Using evidence

Find out how the RCN Library and Archive Service can help you support members

When you’re representing a member, no matter the situation, it pays to ensure you have all the tools at your disposal to achieve the best possible outcome for them.

One way to strengthen your case, according to Senior RCN Officer John Wilkinson, is to come armed with published evidence to support your arguments – and the RCN can find it for you.

“If I look at a situation and see there’s a plausible way I can help a member to articulate their point using evidence, I’ll contact the library team and ask them to do a literature search,” says John.

“I tend to find employers are impressed by it,” he adds. “It isn’t just a Google search, it’s something done by a qualified librarian at a credible organisation. A responsible employer should welcome that as an intelligent way of getting a fair outcome.”

Library staff member helping a customer find something on a laptopBy way of example, John refers to a situation where he was working with a member who was accused of mishandling a patient during an epileptic fit and causing bruising while restraining the patient. John asked library staff to find evidence about the side effects of sodium valproate, a drug prescribed to control the patient’s epileptic seizures.

“We found four papers which linked the drug with abnormal bruising or with abnormalities of platelet function,” he explains. “I quoted the research as part of the evidence when presenting the case and the member was exonerated.”

Asking the right questions

John says asking for a literature search “couldn’t be easier” and encourages reps to consider it, although he does sound a note of caution.

“You need to know the right questions to ask the library team to get the most out of it,” he says. “There’s also a process of disclosure to follow, where you need to submit any evidence you intend to use in a meeting to the employer in advance. So if this is something you think could benefit you in your rep work, talk to your local RCN officer in the first instance.”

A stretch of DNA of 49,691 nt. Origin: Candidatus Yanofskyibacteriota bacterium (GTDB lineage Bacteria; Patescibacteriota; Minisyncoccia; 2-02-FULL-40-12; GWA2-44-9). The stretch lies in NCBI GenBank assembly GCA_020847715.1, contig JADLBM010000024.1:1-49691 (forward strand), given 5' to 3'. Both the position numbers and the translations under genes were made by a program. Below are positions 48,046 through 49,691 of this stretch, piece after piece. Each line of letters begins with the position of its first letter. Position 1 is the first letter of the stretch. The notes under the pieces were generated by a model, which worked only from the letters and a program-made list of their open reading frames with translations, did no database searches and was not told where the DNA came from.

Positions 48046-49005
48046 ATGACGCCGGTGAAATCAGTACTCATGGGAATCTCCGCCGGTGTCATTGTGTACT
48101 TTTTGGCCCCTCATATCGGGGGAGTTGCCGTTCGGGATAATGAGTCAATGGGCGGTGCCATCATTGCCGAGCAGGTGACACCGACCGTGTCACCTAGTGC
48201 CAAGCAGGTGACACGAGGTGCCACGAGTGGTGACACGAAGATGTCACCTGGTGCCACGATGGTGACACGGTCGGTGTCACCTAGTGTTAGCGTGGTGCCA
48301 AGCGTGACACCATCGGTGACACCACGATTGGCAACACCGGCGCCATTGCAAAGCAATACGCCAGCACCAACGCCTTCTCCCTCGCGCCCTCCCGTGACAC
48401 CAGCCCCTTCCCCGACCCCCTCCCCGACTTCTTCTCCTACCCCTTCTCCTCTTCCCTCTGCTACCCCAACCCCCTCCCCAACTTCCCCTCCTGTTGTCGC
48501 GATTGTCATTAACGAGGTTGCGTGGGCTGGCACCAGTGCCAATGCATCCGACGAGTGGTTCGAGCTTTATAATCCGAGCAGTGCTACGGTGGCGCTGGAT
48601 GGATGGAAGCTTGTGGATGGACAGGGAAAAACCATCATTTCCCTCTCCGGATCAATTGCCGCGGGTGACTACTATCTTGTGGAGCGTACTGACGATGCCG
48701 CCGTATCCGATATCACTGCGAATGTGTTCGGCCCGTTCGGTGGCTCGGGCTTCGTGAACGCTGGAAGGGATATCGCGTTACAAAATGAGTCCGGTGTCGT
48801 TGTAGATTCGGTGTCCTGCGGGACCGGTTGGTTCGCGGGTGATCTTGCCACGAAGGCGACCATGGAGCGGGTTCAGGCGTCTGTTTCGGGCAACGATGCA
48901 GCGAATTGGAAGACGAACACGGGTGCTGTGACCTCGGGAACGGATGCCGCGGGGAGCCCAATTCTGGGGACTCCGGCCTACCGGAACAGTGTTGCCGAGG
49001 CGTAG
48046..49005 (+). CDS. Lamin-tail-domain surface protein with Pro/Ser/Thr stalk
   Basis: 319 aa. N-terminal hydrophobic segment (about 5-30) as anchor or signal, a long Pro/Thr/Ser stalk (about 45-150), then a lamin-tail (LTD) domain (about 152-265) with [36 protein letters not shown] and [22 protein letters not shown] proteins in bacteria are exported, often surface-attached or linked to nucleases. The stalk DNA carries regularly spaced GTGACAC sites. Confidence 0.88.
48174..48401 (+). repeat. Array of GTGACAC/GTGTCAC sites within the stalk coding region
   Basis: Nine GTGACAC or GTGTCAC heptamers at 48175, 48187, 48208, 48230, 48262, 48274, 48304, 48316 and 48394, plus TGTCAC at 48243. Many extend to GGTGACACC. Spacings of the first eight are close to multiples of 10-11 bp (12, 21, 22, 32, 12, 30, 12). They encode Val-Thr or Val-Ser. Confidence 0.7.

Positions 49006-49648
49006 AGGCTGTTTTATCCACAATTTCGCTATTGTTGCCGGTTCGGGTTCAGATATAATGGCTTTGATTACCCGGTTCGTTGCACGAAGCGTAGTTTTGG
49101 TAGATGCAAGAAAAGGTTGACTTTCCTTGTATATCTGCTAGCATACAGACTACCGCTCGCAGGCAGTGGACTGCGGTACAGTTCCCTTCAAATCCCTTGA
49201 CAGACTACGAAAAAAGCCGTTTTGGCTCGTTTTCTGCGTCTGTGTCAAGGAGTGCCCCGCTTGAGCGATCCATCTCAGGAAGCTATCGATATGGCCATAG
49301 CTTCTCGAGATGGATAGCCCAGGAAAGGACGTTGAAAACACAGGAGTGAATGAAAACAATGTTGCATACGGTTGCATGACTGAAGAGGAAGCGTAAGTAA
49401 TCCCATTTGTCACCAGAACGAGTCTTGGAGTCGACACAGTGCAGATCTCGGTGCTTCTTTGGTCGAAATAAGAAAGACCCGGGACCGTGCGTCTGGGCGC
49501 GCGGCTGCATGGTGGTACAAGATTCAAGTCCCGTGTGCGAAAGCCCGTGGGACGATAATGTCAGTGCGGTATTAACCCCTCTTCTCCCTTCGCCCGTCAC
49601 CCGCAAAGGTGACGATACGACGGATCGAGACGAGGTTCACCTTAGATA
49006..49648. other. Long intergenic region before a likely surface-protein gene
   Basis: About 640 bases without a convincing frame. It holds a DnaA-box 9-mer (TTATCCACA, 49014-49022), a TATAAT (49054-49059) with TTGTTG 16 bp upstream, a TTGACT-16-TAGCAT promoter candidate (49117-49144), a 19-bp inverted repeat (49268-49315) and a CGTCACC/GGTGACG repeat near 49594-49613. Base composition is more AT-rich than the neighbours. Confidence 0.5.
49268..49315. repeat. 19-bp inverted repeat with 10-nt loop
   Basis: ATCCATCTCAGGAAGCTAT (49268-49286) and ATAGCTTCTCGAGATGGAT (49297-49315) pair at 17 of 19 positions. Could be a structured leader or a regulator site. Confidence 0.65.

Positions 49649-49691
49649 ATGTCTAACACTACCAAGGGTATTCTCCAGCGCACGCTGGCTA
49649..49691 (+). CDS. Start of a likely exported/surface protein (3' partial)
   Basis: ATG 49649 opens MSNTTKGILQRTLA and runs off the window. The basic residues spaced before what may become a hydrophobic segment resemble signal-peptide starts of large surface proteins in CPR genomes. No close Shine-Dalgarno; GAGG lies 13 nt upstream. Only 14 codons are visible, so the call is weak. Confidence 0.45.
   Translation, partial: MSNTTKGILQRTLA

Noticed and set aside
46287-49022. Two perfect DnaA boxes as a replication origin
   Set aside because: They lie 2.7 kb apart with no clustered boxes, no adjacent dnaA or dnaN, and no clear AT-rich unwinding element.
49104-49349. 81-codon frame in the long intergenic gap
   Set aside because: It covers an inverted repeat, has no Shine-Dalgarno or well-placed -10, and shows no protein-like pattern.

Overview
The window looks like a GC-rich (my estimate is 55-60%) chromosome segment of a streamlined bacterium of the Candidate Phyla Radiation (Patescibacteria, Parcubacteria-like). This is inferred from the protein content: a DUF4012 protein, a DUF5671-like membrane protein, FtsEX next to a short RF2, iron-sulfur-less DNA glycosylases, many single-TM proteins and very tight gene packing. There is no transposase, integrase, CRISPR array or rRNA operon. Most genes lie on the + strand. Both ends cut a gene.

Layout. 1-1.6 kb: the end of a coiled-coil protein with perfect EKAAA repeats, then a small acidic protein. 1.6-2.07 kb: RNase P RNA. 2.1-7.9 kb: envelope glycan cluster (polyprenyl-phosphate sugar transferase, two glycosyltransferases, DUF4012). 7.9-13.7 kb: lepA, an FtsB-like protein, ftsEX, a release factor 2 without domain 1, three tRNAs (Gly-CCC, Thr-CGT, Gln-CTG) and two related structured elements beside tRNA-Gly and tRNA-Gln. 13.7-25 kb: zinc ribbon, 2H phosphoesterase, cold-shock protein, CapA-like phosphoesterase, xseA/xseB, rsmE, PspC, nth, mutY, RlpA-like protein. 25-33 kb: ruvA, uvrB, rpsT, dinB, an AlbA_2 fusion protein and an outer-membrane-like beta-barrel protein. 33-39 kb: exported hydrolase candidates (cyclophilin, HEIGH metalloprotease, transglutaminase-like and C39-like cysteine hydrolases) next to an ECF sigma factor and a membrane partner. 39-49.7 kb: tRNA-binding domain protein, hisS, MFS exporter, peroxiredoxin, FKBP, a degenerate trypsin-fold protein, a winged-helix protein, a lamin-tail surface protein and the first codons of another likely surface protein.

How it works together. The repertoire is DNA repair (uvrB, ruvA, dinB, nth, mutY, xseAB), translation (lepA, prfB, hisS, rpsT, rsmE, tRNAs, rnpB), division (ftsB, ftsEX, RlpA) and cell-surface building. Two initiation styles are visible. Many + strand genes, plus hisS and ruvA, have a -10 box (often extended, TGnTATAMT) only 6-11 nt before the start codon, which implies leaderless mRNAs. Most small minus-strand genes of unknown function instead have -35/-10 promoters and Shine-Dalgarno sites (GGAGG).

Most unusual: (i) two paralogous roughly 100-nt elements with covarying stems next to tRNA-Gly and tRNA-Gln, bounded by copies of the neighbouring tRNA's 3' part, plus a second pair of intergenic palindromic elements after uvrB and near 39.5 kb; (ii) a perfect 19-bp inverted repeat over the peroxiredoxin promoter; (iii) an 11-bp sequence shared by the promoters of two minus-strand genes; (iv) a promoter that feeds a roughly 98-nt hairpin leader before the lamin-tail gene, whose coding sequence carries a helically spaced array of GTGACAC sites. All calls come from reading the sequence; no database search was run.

While John also stresses a literature search will only come in handy every now and then, and is by no means applicable to every case, he says it’s always worth having in the back of your mind, adding: “It helps employers view the RCN not just as a trade union, but as a credible clinical source too.”

Words by Tom Metcalf

Search me!

Kate Clark, the RCN library’s Information Manager, gives some advice to help you find what you’re looking for.

  • Head to www.rcn.org.uk/library and find “I’m looking for” search box on the library homepage. It works a bit like Google but will find books and articles.
  • Type in the words most relevant to your case. In the case described above, for instance, sodium valproate side effects.
  • When you have searched, limit your results on the left hand side of the screen – for example, to journal articles and to full text online.
  • If you don’t find what you're looking for, try alternative search words – for example, try valproic acid for sodium valproate. You could also try using one of the databases, such as CINAHL, available under the Books and Journals tab of the library homepage. Library staff will be happy to advise you about the best sources for your search, and about your search strategy.
  • We have a range of video tutorials that demonstrate how to use the library search, CINAHL and other databases. Find them on the RCN’s YouTube channel.

Contact the library on 0345 337 3368, email rcn.library@rcn.org.uk or visit www.rcn.org.uk/library